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Energy & Climate

A Congressional Climate Breakthrough

The Inflation Reduction Act has the potential to be the biggest climate action ever taken by Congress. In preliminary analysis, we estimate the IRA will reduce emissions by 31-44% below 2005 levels by 2030.

It’s been more than eight months since the US House of Representatives passed a comprehensive package of climate change investments as part of its Build Back Better Act (BBBA), which then stalled in the Senate. Yesterday, Senate Majority Leader Chuck Schumer and Senate Energy and Natural Resources Chair Joe Manchin announced a compromise agreement and a path forward. The new Senate package includes a suite of clean energy tax credits for commercial and emerging clean technologies as well as other key emissions reduction investments.  

In this note, we provide a preliminary assessment of the Senate agreement, the Inflation Reduction Act (IRA) of 2022, and its implications for the US’s 2030 target of reducing emissions by 50-52% below 2005 levels. Last fall, Rhodium Group published Pathways to Paris, a comprehensive assessment of a portfolio of policy actions that can help the US achieve its 2030 target. In that report, we found that joint action consisting of the climate measures in the BBBA, plus additional federal regulations and other activities across all levels of government, can put the 2030 target within reach. In a recent progress update, we found that congressional measures along the lines of what was in the BBBA represent some of the highest potential emission reductions across all components of a joint action scenario.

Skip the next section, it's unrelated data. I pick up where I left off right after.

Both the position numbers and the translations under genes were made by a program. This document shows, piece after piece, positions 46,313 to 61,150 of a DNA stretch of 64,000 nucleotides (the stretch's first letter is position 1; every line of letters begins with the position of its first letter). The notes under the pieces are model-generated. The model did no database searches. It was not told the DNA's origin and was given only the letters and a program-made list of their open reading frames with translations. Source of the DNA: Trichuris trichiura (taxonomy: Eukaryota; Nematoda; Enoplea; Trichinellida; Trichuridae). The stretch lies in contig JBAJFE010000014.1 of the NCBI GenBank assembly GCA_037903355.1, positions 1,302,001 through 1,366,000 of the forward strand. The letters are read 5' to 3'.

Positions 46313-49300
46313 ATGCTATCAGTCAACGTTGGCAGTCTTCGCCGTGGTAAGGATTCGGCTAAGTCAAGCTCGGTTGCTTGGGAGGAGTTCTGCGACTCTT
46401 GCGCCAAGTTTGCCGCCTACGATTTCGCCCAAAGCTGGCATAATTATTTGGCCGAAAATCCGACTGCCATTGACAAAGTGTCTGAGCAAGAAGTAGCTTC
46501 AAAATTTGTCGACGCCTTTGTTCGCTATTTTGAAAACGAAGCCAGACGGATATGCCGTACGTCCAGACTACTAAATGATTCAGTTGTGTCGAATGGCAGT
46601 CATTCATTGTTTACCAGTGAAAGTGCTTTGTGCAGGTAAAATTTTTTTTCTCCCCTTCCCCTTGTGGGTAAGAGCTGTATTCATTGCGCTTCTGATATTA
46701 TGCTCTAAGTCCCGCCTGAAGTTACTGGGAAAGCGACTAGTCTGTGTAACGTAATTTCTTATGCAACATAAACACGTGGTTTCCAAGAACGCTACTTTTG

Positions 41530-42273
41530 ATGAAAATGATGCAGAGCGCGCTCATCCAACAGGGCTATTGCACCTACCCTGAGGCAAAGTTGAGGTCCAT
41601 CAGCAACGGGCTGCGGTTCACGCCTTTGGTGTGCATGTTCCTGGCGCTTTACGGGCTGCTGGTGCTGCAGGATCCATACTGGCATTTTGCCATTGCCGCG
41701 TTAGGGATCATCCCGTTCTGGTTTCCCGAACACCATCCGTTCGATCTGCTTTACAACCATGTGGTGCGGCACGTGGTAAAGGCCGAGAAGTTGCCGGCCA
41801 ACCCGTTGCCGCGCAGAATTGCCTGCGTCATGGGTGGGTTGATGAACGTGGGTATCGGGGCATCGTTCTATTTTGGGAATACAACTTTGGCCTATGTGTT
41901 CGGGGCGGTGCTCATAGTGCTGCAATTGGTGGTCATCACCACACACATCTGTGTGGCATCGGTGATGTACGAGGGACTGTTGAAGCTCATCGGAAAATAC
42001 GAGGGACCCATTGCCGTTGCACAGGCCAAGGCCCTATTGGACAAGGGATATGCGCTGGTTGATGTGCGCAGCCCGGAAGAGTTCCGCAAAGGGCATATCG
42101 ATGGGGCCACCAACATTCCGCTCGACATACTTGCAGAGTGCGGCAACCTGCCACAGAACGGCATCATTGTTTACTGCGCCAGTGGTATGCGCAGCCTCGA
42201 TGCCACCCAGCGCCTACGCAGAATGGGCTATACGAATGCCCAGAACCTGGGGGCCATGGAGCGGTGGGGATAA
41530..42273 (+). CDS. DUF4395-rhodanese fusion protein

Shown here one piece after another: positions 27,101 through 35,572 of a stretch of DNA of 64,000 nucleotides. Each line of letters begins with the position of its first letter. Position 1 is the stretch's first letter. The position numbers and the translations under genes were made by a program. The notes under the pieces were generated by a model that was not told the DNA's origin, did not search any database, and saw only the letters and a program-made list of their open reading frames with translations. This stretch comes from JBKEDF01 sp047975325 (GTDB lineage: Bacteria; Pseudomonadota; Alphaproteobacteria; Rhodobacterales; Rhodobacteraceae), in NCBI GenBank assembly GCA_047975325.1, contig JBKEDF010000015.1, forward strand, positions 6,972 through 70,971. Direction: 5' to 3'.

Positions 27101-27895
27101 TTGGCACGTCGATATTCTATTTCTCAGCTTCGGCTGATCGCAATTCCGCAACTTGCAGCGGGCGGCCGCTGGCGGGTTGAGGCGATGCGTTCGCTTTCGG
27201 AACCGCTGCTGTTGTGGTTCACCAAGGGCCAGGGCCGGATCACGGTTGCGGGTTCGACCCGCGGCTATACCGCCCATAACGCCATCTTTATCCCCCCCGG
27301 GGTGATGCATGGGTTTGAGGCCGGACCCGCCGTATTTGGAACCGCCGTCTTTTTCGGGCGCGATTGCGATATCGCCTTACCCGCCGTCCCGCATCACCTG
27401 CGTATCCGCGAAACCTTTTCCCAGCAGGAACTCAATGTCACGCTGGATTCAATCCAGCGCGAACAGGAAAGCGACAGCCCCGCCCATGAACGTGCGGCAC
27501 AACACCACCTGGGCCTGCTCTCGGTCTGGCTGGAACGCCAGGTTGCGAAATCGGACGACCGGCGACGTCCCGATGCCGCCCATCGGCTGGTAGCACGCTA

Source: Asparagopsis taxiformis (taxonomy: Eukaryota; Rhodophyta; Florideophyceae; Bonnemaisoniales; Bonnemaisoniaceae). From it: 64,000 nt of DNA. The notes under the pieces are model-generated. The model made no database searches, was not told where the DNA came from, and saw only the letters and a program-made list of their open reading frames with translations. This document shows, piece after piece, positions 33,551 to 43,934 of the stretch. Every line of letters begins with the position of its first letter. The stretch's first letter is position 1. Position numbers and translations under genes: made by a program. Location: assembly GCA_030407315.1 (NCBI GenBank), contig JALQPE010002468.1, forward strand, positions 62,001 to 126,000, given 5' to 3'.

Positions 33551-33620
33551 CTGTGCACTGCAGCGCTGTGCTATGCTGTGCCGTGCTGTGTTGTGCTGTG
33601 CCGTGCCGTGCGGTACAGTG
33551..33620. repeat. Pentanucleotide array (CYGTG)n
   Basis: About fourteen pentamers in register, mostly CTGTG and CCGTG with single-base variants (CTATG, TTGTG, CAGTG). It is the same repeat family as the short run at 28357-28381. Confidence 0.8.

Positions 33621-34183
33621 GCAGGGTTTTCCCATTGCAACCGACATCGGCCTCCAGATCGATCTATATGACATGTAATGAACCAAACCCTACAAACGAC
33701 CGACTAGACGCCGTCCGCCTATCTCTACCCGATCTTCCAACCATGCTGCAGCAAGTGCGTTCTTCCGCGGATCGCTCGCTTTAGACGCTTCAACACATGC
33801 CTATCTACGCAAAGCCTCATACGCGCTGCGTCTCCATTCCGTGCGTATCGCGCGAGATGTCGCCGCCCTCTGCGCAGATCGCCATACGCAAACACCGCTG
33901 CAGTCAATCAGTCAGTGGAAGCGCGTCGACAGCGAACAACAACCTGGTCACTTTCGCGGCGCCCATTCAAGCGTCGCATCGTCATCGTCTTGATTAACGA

Our preliminary assessment of the new Senate package in this note is based off of our newly updated emissions projections under current policy in Taking Stock 2022 and is informed by the broad components of congressional action that we considered in Pathways to Paris. Our preliminary estimate is that the IRA can cut US net greenhouse gas emissions down to 31% to 44% below 2005 levels in 2030—with a central estimate of 40% below 2005 levels—compared to 24% to 35% under current policy. The range reflects uncertainty around future fossil fuel prices, economic growth, and technology costs. It will also meaningfully reduce consumer energy costs and bolster US energy security over the medium-term, and it picks up where the Infrastructure Investment and Jobs Act (IIJA) left off in supporting the widespread commercial deployment of emerging clean technologies. While more action across other levels of government will be required to cut emissions by 50-52% below 2005 levels, the Senate package represents an important and historic step forward.

Note: On August 12th after Congress passed the Inflation Reduction Act, we published an updated, in-depth assessment of the final climate and clean energy provisions in the package, available here. 

A long-awaited Senate deal on climate and clean energy investments